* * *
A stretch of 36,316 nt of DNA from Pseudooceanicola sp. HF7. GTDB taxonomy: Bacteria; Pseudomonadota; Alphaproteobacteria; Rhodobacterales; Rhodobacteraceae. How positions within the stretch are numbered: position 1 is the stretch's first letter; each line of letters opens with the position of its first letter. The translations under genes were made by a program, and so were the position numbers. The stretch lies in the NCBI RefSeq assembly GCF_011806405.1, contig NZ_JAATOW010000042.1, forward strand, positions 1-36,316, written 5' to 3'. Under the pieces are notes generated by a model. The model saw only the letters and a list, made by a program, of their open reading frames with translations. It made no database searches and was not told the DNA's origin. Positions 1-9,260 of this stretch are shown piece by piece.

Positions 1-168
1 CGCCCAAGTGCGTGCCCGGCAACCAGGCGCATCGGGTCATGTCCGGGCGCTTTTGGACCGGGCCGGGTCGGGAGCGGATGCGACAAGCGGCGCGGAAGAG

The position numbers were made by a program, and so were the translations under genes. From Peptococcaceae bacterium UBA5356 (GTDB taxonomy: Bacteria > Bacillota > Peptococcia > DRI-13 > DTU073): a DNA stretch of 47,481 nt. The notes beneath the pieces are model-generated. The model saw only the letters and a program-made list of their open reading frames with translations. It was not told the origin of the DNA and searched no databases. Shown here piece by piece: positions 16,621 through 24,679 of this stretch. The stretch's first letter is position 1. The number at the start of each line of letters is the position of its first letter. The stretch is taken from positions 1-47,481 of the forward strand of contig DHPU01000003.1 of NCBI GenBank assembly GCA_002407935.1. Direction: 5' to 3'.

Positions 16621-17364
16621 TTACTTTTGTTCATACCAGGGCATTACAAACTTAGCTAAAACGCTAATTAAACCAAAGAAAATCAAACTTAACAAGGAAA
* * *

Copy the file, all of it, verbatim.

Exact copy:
A stretch of 36,316 nt of DNA from Pseudooceanicola sp. HF7. GTDB taxonomy: Bacteria; Pseudomonadota; Alphaproteobacteria; Rhodobacterales; Rhodobacteraceae. How positions within the stretch are numbered: position 1 is the stretch's first letter; each line of letters opens with the position of its first letter. The translations under genes were made by a program, and so were the position numbers. The stretch lies in the NCBI RefSeq assembly GCF_011806405.1, contig NZ_JAATOW010000042.1, forward strand, positions 1-36,316, written 5' to 3'. Under the pieces are notes generated by a model. The model saw only the letters and a list, made by a program, of their open reading frames with translations. It made no database searches and was not told the DNA's origin. Positions 1-9,260 of this stretch are shown piece by piece.

Positions 1-168
1 CGCCCAAGTGCGTGCCCGGCAACCAGGCGCATCGGGTCATGTCCGGGCGCTTTTGGACCGGGCCGGGTCGGGAGCGGATGCGACAAGCGGCGCGGAAGAG

The position numbers were made by a program, and so were the translations under genes. From Peptococcaceae bacterium UBA5356 (GTDB taxonomy: Bacteria > Bacillota > Peptococcia > DRI-13 > DTU073): a DNA stretch of 47,481 nt. The notes beneath the pieces are model-generated. The model saw only the letters and a program-made list of their open reading frames with translations. It was not told the origin of the DNA and searched no databases. Shown here piece by piece: positions 16,621 through 24,679 of this stretch. The stretch's first letter is position 1. The number at the start of each line of letters is the position of its first letter. The stretch is taken from positions 1-47,481 of the forward strand of contig DHPU01000003.1 of NCBI GenBank assembly GCA_002407935.1. Direction: 5' to 3'.

Positions 16621-17364
16621 TTACTTTTGTTCATACCAGGGCATTACAAACTTAGCTAAAACGCTAATTAAACCAAAGAAAATCAAACTTAACAAGGAAA